Who’s responsible for below ground drainage?

“Out of Sight and Out of Mind”

As at the 1st October 2011 new legislation came into force within England and Wales seeking to deal with the uncertainty and confusion previously arising as to the responsibility for repairing private sewers and lateral drains. The definition of a lateral drain is a drain located outside of your property boundary. The definition of a private sewer is a sewer on private land but serves more than one property. Whilst for many, such consideration may not be a frequent occurrence there is a long history of dispute and recrimination arising from this matter.

Many properties discharge waste water into private sewers via lateral drains that ultimately discharge into the “public” drainage system. Often the responsibility for repair and unblocking of such private sewers and lateral drains is not identified in the title deeds! In an effort to deal with this matter the 1936 Public Health Act, which came into force during October 1937 identified the party/parties responsible for the repair of private sewers. In essence, it being the responsibility for the owner/occupier of the property to undertake any necessary repairs and then seek to recover a proportion of the cost from those parties “upstream” who also have benefit of the private sewer. This situation often proved to be a “nightmare” with the party undertaking and meeting the cost of repair unable to recover monies from other owners/occupiers.

During 2001 there was a government review of the situation concerning the ownership and maintenance of such drainage; it having been identified that within England and Wales there is circa 200,000 kilometres of such private sewers and lateral drains! Hence consideration commenced as to whether or not there should be a transfer of ownership to water and sewerage companies. The protocol came into force on the 1st October 2011 with the ownership of private sewers and lateral drains being transferred to the 10 water and sewerage companies. These companies now have the responsibility to repair and unblock, and the cost of such work being included collectively in the annual water and sewerage charges.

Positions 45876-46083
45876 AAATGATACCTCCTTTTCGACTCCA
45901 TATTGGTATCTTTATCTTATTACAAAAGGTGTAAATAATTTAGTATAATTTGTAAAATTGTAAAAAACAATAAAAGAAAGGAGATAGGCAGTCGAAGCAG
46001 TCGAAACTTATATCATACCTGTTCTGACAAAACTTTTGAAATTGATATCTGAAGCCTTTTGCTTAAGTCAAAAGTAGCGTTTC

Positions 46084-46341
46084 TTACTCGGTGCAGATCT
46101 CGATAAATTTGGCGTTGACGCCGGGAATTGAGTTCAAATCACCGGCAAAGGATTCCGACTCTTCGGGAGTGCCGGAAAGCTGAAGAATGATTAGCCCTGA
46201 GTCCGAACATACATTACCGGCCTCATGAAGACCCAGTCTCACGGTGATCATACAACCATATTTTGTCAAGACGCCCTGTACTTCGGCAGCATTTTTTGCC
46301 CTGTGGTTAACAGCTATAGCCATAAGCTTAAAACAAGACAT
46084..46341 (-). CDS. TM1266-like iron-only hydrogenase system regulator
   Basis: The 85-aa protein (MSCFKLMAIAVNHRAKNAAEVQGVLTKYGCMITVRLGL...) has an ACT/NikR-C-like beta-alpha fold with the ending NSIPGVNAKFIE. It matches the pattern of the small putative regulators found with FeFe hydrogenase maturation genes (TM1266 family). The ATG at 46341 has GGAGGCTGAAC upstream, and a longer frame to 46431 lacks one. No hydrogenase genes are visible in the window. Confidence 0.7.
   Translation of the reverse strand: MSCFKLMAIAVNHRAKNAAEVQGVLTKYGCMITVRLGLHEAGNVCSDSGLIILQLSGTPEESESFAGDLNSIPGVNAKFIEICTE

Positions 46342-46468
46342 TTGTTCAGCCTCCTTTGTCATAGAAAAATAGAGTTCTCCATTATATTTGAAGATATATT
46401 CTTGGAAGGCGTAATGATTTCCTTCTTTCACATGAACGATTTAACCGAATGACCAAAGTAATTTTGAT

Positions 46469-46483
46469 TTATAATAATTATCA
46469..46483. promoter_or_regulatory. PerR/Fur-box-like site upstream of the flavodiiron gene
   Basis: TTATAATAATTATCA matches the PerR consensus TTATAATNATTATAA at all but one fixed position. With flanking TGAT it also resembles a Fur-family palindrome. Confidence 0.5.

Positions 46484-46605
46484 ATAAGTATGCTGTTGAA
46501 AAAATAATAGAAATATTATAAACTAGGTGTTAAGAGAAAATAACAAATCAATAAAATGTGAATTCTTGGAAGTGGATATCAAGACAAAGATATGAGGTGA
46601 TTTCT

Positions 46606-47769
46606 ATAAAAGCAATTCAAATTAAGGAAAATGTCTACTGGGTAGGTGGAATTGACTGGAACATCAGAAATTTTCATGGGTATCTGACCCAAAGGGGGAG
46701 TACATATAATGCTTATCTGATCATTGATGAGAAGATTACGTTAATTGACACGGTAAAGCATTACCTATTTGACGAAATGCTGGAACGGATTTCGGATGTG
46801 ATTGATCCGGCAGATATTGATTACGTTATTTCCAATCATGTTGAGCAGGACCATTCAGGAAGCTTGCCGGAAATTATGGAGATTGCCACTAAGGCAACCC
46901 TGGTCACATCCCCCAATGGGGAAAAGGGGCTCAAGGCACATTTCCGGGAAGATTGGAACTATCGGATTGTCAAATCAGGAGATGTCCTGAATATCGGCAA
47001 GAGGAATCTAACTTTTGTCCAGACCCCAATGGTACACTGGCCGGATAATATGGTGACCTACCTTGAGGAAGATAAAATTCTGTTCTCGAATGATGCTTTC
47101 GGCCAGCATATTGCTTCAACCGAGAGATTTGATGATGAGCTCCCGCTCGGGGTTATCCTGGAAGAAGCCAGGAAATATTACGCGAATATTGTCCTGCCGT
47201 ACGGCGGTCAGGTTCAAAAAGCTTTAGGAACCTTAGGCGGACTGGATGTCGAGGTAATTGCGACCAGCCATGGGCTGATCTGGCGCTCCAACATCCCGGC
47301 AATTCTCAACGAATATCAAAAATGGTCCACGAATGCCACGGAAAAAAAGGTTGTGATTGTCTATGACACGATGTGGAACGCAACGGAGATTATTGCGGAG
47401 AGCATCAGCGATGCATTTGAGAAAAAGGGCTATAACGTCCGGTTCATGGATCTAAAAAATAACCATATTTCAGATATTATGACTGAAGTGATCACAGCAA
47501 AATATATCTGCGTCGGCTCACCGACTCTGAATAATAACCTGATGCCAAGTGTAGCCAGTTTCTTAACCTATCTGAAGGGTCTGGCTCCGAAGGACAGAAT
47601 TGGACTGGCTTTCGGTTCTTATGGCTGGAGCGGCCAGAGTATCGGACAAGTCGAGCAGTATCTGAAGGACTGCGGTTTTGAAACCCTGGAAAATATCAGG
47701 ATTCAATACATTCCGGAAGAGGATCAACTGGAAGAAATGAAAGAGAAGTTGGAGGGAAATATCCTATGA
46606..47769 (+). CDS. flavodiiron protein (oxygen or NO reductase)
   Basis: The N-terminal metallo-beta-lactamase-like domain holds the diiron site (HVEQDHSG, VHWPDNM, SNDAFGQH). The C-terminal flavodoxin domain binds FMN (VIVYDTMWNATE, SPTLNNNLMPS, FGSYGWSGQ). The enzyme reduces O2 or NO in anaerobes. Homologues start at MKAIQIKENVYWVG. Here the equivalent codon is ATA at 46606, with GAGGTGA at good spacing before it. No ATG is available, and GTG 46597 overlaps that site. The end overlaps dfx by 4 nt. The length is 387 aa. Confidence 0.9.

The water and sewerage companies have no responsibility to maintain, repair or un-block any drains which serve a single property that lie within the boundary and therefore it is the condition of these drains which is of great importance, particularly if these drains lie beneath private highways or exit the building via a basement and are therefore at considerable depth.

In relation to premises that are leased on “full repairing” terms, the extent of the demise is normally defined by a plan that indicates the boundary of the premises with a red line within; which the tenant’s repairing covenant applies. If the repair/blockage is outside the tenant’s demise, but remains within the landlord’s property then it is likely the landlord will remain liable for the repair subject to a ‘service charge’ provision in the lease.

Despite some clarity now being provided we strongly recommend that at acquisition of freehold or leasehold property interests the drainage system in-situ is identified and surveyed.

This issue can still be a legal and practical minefield and we recommend professional advice is sought by landlords and tenants either when taking an interest in a property or when an issue arises.

“Out of Sight and out of Mind” – perhaps not?